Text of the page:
Forecasters say Hurricane Laura will intensify into a “catastrophic” Category 4 hurricane – an even stronger storm than previously expected – as it heads towards Texas and Louisiana.
Satellite images show that Laura has become “a formidable hurricane” in recent hours. It has undergone a remarkable intensification, “and there are no signs it will stop soon, with shear remaining low-to-moderate over the deep warm waters of the central Gulf of Mexico,” the National Hurricane Centre said in a briefing early on 26 August.
Laura’s maximum sustained winds have increased to near 110mph with higher gusts, forecasters said.
“We are expecting widespread power outages, trees down. Homes and businesses will be damaged,” said Donald Jones, a National Weather Service meteorologist in Lake Charles, Louisiana, which is near the centre of Laura’s forecast track.
“I’m telling you, this is going to be a very serious situation,” Jones said.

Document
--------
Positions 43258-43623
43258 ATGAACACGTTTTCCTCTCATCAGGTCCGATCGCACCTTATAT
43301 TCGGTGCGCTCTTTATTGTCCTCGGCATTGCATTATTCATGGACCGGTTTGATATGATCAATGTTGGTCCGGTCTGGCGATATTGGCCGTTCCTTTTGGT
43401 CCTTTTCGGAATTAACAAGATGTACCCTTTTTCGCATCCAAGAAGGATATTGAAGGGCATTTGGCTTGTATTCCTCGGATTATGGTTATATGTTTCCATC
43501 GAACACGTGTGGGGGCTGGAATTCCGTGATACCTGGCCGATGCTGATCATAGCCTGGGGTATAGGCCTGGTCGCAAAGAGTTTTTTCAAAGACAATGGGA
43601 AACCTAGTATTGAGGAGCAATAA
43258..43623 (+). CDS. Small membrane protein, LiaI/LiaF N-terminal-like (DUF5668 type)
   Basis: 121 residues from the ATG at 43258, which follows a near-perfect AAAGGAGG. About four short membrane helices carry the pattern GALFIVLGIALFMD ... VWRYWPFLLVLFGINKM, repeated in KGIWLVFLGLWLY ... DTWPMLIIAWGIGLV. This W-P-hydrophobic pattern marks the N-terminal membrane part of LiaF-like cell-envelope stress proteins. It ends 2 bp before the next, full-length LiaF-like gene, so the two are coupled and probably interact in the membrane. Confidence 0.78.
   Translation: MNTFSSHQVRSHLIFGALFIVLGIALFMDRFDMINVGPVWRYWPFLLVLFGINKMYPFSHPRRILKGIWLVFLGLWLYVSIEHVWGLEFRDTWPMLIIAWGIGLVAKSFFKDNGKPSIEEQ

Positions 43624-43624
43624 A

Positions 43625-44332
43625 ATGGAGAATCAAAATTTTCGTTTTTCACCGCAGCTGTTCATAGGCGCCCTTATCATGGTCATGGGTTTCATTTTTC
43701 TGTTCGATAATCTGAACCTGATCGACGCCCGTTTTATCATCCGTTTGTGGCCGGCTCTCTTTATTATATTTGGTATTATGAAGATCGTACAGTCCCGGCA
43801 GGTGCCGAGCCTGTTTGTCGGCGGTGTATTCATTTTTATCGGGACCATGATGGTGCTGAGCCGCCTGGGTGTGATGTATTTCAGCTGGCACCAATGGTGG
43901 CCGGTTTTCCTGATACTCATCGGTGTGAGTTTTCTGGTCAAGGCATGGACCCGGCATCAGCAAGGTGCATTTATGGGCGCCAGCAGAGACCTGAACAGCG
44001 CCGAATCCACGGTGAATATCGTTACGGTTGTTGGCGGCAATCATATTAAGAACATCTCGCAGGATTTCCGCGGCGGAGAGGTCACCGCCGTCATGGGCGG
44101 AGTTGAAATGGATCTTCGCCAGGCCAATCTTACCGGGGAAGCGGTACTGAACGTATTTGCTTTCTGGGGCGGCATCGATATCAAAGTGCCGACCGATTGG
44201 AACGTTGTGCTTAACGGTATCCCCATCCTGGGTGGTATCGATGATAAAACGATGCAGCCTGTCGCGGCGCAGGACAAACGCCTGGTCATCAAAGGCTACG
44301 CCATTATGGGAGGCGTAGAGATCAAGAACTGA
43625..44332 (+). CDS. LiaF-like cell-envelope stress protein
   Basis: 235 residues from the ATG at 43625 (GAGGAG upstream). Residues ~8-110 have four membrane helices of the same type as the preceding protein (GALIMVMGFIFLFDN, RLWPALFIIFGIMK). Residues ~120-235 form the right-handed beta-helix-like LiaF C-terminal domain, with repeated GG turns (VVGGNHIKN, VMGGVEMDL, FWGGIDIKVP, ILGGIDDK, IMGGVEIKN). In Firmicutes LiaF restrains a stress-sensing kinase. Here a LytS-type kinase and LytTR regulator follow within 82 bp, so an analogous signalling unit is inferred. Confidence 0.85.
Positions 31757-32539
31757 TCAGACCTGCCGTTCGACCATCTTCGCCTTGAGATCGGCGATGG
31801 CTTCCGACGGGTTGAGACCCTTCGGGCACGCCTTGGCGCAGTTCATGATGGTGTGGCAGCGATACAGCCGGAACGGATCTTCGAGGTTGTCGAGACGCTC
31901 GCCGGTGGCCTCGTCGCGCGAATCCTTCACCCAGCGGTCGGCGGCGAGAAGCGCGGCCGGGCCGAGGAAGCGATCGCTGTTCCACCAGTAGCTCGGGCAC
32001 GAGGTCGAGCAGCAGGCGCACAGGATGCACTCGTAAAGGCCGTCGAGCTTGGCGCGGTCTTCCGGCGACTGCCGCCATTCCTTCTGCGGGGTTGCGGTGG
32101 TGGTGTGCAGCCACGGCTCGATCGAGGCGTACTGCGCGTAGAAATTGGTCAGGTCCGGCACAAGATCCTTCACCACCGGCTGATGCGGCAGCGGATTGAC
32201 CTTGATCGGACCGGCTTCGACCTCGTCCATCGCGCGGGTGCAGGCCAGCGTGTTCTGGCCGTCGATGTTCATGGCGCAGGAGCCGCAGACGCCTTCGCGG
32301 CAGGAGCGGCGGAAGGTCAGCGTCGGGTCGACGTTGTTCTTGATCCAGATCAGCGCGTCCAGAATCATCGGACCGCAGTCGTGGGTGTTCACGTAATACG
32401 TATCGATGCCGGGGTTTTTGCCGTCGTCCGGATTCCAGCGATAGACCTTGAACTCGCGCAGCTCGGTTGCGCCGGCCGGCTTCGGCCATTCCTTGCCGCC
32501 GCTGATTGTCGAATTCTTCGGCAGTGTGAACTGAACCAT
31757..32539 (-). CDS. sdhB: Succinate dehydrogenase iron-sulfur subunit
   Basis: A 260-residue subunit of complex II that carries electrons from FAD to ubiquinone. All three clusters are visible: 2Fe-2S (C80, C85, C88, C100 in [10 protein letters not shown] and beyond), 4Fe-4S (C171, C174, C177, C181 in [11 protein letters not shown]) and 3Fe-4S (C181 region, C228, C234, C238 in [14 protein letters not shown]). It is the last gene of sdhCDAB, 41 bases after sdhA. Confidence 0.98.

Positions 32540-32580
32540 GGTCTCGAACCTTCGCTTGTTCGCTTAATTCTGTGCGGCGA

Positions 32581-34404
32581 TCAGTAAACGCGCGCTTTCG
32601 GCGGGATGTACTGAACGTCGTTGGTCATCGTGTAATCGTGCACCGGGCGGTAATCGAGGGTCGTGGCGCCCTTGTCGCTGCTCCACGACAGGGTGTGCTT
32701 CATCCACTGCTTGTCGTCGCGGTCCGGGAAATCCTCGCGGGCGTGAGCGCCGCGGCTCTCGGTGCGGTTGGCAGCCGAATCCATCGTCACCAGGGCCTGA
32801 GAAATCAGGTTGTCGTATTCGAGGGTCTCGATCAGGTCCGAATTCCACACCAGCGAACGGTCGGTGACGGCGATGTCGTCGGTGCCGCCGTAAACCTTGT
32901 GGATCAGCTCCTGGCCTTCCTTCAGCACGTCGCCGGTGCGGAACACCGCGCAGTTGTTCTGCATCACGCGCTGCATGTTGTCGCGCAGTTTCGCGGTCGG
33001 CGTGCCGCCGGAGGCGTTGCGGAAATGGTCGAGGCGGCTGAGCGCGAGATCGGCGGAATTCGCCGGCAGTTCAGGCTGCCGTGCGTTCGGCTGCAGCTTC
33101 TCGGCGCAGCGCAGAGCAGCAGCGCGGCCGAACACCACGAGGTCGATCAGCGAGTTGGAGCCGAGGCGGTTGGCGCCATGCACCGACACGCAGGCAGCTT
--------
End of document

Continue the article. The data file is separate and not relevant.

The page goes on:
The National Hurricane Centre said a Category 4 hurricane will cause catastrophic damage that will make the affected areas uninhabitable for weeks or months.
Hurricane #Laura Advisory 27: Laura Continues to Rapidly Strengthen and it is Expected To Become an Extremely Dangerous Category 4 Hurricane. Catastrophic Storm Surge, Extreme Winds, and Flash Flooding Expected Along the Northwest Gulf Coast Tonight. https://t.co/VqHn0u1vgc
— National Hurricane Center (@NHC_Atlantic) August 26, 2020
In the largest US evacuation of the coronavirus (Covid-19) pandemic, more than half a million people were ordered to flee from an area of the Gulf Coast along the Texas-Louisiana state line.
Forecasters expect the storm to increase to 120mph before landfall and push ocean water onto land along more than 450 miles of coast from Texas to Mississippi. Hurricane warnings were issued from San Luis Pass, Texas, to Intracoastal City, Louisiana, and storm surge warnings from the Port Arthur, Texas, flood protection system to the mouth of the Mississippi River.
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